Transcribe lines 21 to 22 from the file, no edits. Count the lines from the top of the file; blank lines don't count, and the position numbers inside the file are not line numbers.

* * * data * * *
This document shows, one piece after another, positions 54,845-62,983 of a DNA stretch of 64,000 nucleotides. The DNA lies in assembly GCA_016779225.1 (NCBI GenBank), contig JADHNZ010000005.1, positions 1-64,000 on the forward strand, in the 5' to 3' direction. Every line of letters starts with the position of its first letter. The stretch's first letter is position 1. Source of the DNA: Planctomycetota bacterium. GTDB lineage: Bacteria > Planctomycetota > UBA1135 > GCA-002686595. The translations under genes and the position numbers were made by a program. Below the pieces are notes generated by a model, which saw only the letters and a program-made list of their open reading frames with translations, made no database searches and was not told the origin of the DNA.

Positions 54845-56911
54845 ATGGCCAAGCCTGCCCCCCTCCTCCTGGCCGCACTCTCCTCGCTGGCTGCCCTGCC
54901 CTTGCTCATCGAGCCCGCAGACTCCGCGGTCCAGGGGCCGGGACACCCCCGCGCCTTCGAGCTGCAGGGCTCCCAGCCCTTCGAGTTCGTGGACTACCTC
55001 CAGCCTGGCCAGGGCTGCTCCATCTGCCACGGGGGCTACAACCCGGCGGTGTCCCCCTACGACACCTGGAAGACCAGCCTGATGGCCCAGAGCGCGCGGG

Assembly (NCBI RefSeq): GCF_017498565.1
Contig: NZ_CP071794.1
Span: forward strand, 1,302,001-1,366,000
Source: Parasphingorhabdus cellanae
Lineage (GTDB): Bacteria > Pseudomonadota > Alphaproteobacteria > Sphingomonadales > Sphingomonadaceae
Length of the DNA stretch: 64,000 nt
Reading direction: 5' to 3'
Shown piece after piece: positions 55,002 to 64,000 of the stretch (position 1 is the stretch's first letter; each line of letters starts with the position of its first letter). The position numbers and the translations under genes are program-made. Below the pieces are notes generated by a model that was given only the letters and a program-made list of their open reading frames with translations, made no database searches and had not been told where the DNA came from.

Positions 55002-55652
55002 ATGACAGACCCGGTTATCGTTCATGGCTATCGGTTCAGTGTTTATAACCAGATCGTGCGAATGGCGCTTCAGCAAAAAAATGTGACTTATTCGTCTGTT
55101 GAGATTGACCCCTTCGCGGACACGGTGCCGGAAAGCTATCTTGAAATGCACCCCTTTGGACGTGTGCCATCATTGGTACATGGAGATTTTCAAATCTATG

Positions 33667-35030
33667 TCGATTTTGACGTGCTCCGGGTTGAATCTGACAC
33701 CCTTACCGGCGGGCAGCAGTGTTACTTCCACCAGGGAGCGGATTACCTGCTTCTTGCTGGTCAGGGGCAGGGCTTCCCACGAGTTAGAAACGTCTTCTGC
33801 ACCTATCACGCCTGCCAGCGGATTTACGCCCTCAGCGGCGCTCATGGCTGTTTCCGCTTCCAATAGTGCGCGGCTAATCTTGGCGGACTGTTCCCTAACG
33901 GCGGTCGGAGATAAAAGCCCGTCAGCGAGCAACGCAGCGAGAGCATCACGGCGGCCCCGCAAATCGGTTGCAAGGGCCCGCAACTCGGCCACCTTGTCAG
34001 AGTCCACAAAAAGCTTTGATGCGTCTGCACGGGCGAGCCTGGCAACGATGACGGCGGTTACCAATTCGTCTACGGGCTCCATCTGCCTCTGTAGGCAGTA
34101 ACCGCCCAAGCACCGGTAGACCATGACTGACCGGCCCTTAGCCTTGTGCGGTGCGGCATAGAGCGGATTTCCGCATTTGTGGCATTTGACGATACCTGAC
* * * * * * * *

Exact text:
33901 GCGGTCGGAGATAAAAGCCCGTCAGCGAGCAACGCAGCGAGAGCATCACGGCGGCCCCGCAAATCGGTTGCAAGGGCCCGCAACTCGGCCACCTTGTCAG
34001 AGTCCACAAAAAGCTTTGATGCGTCTGCACGGGCGAGCCTGGCAACGATGACGGCGGTTACCAATTCGTCTACGGGCTCCATCTGCCTCTGTAGGCAGTA